Pubdate: Thu, 13 Oct 2016
Source: Now, The (Surrey, CN BC)
Copyright: 2016 Canwest Publishing Inc.
Author: Amy Reid


SURREY - After having to end its needle pickup program after a loss in
funding, Lookout Emergency Aid Society has temporarily revived the

The peer-led Rig Dig program, which began in 2006, came to a halt on
Sept. 9 came after the society was unsuccessful in its bid for $44,000
in gaming grant funding this year.

But it has been announced that Lookout Foundation has granted $10,000
out of an emergency fund to restore the program this week, enough to
keep it running until the end of March 17, according to a release.

Concern over children being pricked after Surrey needle collection
program ends

"The Lookout Foundation does not normally fund ongoing operational
expenses," said its board president, Chuck Puchmayr. "However we've
identified Rig Dig as an essential service in Surrey north. The
emergency fund supports continuing the service while we attempt to
secure ongoing funding."

>From April 1 to Aug. 31 last year the program reports collecting
21,099 used needles - a 200 per cent increase from the year before.

The society says it takes about $50,000 to run the program

Lookout Society executive director Shayne Williams said the program
receives positive feedback from the community, but also from "former
and active drug users who use their expertise to identify problematic
areas to target for safe disposal and cleanup in Surrey."

This news comes six days after Fraser Health announced it has chosen
RainCity Housing and Support Society, which runs shelters in Maple
Ridge and Coquitlam, to develop and execute a new regional harm
reduction strategy, including a needle recovery program.

It's not yet known what Surrey's piece of the pie will

Fraser Health says the strategy will be implemented in communities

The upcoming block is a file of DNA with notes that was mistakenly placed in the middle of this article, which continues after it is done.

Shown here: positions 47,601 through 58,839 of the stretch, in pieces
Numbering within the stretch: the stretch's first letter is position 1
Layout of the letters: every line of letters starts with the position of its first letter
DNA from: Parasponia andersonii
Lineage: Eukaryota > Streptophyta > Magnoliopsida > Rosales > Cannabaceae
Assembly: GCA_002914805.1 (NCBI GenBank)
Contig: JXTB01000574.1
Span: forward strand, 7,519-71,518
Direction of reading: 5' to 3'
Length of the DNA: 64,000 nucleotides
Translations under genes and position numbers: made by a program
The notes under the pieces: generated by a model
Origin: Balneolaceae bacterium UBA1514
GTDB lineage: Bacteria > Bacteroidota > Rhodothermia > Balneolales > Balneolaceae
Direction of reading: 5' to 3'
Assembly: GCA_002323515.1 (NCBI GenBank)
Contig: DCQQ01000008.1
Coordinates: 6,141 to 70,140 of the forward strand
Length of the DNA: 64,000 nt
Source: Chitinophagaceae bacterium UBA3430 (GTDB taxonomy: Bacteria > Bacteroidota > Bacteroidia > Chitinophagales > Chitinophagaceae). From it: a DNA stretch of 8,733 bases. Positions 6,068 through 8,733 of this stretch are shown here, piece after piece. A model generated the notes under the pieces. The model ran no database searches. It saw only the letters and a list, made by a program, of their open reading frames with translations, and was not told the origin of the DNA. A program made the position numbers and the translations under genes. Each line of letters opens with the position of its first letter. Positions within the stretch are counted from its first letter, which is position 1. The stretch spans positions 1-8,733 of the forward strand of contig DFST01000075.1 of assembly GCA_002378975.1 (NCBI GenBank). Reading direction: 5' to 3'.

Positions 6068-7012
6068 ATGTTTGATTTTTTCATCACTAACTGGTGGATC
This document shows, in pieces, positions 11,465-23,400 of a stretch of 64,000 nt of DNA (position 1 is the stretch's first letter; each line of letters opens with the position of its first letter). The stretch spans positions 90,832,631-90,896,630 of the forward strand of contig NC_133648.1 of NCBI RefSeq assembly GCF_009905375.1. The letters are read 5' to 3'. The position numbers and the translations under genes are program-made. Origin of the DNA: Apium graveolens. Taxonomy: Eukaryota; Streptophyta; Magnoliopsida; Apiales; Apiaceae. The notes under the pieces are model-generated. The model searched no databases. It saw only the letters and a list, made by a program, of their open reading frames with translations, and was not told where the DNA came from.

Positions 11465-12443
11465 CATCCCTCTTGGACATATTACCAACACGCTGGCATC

with the greatest need and will include peer-based education to reduce
the number of discarded needles and safe-using practices, referrals
and information about healthcare and addiction, as well as a needle
recovery program.

The society will also be distributing harm reduction supplies to drug

Fraser Health says the plan's "peer-informed approach" will connect
people who use drugs with people in recovery.

The health authority says "one of the tenets of harm reduction is to
engage individuals in safer drug using practices that reduce
infectious diseases such as HIV and Hep C" and "a peer-informed
approach is considered an effective way to establish a connection with
people who may not otherwise seek support for their addiction."

Meanwhile, Fraser Health is still considering a safe consumption site
for Surrey, said medical health officer Dr. Ingrid Tyler, but noted
that work is being done outside of this strategy.

Fraser Health chief medical officer Dr. Victoria Lee said the new
strategy aims to "build on our multi-pronged overdose strategy which
aims to reduce the number of overdoses in our region."

B.C.'s drug overdose death toll had climbed to 488 in the first eight
months of this year - a 62 per cent jump for the same period of 2015.
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